Did you ever write something that produced an unexpected response? And then that response produced unplanned action? That happened to me this week.

After I sent out last Sunday’s newsletter, I received a gratifying response from an old friend. She told me that she liked my newsletter on both/and thinking and that she, in fact, was going to be doing a webinar Wednesday for the Harvard Negotiation Project addressing Polarities – a very parallel subject.

So, of course, I watched her webinar and was blown away by the amount of wisdom she dispensed in just one hour of time. My friend’s name is Betsy Miller. She is a partner at the Cohen Millstein law firm in DC, an adjunct professor at Georgetown Law, a leadership coach, a consultant and a writer and lecturer for Harvard. An amazingly accomplished woman! I encourage you to follow her on LiinkedIn.

With Betsy’s gracious permission, I would like to share with you some of her learning points about polarities because leaders who understand and use polarities can expedite their progress up the leadership ladder.

It is important to understand what polarities are; I had not been familiar with the concept until I participated in Georgetown’s Leadership Coaching Program. Polarities are two opposing preferences that are interdependent, and good leaders need the benefits of both.

Examples of polarities are:
-advocacy and inquiry
-maximizing the pie and dividing the pie
-stability and change
-growth and consolidation
-innovation and efficiency
-short-term and long-term
-intuition and facts
-structure and flexibility

Here are some excellent points that Betsy shared with her audience about polarities:

-Leaders can recognize polarities, name them, identify the benefits and over-usage of each pole, then create a plan to recognize their own behaviors and build out the opposing pole for their own benefit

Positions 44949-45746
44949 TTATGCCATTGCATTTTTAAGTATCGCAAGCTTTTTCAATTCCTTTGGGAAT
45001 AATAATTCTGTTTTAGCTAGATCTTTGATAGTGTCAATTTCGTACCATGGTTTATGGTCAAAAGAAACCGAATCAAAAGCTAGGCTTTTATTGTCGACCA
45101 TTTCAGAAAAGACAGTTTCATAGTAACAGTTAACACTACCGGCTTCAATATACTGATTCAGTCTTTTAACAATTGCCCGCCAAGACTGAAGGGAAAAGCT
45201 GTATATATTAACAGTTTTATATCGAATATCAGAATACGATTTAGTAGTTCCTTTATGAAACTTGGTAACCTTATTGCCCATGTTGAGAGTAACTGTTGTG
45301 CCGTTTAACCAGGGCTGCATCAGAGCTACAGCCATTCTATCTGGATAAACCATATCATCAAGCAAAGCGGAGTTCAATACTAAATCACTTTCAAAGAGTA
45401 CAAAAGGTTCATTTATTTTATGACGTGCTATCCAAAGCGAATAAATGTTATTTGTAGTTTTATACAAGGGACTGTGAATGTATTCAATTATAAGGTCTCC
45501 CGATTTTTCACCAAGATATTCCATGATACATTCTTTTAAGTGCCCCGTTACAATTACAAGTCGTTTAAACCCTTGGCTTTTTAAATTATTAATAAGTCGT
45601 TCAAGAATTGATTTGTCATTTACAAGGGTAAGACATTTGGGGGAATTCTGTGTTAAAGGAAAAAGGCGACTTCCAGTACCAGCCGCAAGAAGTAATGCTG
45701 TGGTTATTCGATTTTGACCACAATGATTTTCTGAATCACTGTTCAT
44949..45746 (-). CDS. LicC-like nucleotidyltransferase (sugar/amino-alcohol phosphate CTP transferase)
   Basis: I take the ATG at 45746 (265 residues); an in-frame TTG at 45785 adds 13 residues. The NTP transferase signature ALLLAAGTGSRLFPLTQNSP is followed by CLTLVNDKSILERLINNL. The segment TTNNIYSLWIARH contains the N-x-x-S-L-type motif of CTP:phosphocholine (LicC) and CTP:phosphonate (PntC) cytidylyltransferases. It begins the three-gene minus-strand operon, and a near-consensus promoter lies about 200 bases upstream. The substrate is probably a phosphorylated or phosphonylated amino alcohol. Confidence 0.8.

-We need to be aware of our ongoing preferences because when we become overly attached to one pole, that creates a blind spot to the opposite pole

-Moreover, if we become too attached to one pole of a polarity, it can become part of our identity

-When behavior attached to one pole becomes part of our identity, we see ourselves as “right” and we are not willing to consider other people’s viewpoints

-Good leaders leverage the benefits pf both poles of a polarity in order to evolve during their leadership journeys

-We can start by identifying our current preferences and then striving to understand and value the opposite pole for each of our traditional preferences, fighting against adopting an adversarial mindset

-Leveraging polarities helps leaders get “unstuck” from their own stories or, as coaches like to ask: “Do you have your story or does your story have you?”

-If you want to work on identifying your preferences and leveraging polarities, consider using a coach or asking a confidante to become your “accountability partner” who can see your triggers happening in real time

-As you work to be a more effective leader, embrace growth, not perfection!

Thanks to Betsy for sharing her wisdom with hundreds of people through the Harvard Negotiation Project and now for giving me permission to share it with you.

Please remember to give yourself permission not to be too hard on yourselves, to stay curious just a little while longer, and to develop your growth mindset. Enjoy your unique leadership journeys!

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